SF Symphony Resident Conductor Christian Reif. Photo by Terrence McCarthy/SF Symphony.
To coincide with the last day of Oktoberfest in Munich, the SF Symphony hosts on Tuesday its own version of the event. Rather than a month-long bacchanal as they do in Germany, it will be a one-night-only concert with beer served in Davies Symphony Hall before and during the concert, and a beer garden set up outside afterwards for more beer, German sausages and other bites, and beer. For the music, it won't be the oom-pah sound of the German beer tent, but a lighter take with a quartet of outstanding singers (Julie Adams, Daniela Mack, David Blalock and Edward Nelson) crooning through drinking-themed opera arias. For instance: "Fin ch'han dal vino" from Mozart's Don Giovanni, or "Libiamo ne' lieti calici", the drinking tune from La Traviata that doubles as the final sing-along at every Opera in the Park celebration (by the way, you can see the whole Traviata at SF Opera right now). There will also be Strauss' Polkas to be true to the Oktoberfest spirit.
The current symphony resident conductor (and music director of the San Francisco Symphony Youth Orchestra) Christian Reif hails from Bavaria and has grown up playing in both chamber ensembles and polka bands. I saw him twice: at the gala where he led the strings into a short MTT-composed happy birthday tune, and when he stepped in to replace a pregnant Joana Carneiro on bed rest with the Berkeley Symphony. Both times, he held the fort with poise. Being ready for the unexpected is most of what he does: his job in the symphony involves filling in for indisposed conductors. I chatted with Christian over the phone this past week-end.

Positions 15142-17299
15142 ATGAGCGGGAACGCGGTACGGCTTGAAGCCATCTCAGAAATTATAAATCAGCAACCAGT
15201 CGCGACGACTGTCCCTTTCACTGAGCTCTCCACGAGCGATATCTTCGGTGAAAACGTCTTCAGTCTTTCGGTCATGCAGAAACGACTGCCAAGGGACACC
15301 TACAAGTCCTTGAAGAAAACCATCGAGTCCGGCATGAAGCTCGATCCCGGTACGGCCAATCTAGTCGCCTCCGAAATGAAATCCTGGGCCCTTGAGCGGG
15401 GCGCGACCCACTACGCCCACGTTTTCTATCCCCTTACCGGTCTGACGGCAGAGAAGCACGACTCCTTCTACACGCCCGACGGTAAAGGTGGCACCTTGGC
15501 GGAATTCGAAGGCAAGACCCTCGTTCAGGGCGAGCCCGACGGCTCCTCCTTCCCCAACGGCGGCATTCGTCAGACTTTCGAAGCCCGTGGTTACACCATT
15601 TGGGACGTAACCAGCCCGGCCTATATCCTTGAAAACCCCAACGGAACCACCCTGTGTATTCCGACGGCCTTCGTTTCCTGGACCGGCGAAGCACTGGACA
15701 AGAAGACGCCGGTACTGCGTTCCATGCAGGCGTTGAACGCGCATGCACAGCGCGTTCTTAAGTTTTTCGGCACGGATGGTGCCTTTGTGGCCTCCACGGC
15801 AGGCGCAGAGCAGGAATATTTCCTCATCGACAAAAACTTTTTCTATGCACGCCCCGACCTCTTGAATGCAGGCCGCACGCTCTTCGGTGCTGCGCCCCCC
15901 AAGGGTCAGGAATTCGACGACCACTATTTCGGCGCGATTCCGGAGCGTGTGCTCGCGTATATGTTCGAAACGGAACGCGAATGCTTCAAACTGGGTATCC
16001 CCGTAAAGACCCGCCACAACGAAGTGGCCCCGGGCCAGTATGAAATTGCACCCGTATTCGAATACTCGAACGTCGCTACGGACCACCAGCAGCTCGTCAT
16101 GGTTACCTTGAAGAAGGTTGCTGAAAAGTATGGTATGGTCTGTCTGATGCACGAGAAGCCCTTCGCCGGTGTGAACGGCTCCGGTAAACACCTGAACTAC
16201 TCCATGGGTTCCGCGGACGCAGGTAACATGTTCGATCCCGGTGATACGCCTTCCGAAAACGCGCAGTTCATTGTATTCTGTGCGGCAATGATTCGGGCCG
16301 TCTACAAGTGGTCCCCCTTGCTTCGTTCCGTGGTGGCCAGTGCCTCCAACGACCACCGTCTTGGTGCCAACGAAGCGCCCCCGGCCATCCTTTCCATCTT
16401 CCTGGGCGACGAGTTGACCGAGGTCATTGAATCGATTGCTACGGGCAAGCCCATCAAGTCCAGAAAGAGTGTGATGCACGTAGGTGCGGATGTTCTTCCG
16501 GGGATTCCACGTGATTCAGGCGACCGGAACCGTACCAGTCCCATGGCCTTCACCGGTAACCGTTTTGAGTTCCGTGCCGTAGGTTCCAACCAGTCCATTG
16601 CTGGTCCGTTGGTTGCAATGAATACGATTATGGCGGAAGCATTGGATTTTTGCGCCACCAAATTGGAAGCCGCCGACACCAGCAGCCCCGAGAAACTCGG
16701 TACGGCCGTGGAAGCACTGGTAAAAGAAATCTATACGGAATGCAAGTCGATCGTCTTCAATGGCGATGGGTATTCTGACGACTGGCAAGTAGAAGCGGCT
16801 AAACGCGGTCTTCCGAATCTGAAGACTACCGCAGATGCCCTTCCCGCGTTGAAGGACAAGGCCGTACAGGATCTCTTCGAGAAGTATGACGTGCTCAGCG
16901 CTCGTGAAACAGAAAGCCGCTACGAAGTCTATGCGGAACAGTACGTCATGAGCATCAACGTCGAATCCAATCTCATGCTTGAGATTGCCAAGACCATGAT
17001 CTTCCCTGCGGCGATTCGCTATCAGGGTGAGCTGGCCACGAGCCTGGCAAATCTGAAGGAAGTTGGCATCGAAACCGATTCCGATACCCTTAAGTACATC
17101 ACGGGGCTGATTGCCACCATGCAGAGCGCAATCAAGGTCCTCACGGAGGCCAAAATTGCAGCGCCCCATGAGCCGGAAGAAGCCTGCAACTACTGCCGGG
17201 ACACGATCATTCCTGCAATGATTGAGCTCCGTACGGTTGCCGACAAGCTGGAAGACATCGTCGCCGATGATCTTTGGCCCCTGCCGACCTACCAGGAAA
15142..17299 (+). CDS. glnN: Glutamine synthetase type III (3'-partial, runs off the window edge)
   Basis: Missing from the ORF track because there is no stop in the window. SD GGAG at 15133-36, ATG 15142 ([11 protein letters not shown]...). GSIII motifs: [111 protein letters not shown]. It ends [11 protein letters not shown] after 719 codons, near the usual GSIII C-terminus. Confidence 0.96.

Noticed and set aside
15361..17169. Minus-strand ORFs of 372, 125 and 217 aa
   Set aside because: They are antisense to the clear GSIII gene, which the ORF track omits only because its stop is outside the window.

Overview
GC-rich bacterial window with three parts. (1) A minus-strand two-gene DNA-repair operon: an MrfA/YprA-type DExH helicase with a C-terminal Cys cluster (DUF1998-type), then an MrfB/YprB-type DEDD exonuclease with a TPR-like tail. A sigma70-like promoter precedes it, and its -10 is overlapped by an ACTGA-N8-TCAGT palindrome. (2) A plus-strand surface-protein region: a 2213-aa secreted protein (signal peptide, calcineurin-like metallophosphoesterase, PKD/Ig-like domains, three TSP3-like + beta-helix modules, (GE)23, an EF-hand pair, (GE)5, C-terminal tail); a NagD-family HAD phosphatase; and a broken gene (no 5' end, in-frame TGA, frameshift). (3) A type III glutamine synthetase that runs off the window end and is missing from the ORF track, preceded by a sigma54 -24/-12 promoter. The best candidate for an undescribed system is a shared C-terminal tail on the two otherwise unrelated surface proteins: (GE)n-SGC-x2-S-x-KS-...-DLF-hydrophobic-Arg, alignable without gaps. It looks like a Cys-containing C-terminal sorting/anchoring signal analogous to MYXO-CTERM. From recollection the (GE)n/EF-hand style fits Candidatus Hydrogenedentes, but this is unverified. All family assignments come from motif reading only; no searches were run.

SFist: The SF Symphony will put together its first Oktoberfest celebration. What is your role in this?
Christian: On Tuesday October 3rd, the SF Symphony will put together its Oktoberfest, basically celebrating for one night with a lot of music from all kinds of symphonic and operatic moments that have a partying theme and alcohol in mind; and then have a good time with beer during the concert and afterwards as well.
How it came up was a combination of several different things. The symphony had this idea for many years now of putting it together. Joshua Robinson, MTT's husband, and I, we talked about it. I put a polka band show, or a polka band group of musicians together last year after one of the matinee concerts. It was at lot of fun, and I think it started the ball rolling. And Marni Cook (who is volunteer council director) asked: why don't we do a whole concert for Oktoberfest? This is the first one. It has been many years in the works. The timing is right, now that I'm here as the Resident Conductor and being from Bavaria, it's kind of a great fit. Of course I was on board. At home in Germany, I used to play in a polka band as a clarinet player. So I have a lot of pieces and a lot of music.
With the symphony, we are playing a lot of symphonic and operatic music. We have four incredible singers joining us as well. We will highlight moments of literature that are party scenes. We will play some typical Bavarian music, just a little bit as well. We will play some Strauss's polkas, things I grew up with, dancing music and polka orchestra.
How did you become Resident conductor for the SF Symphony?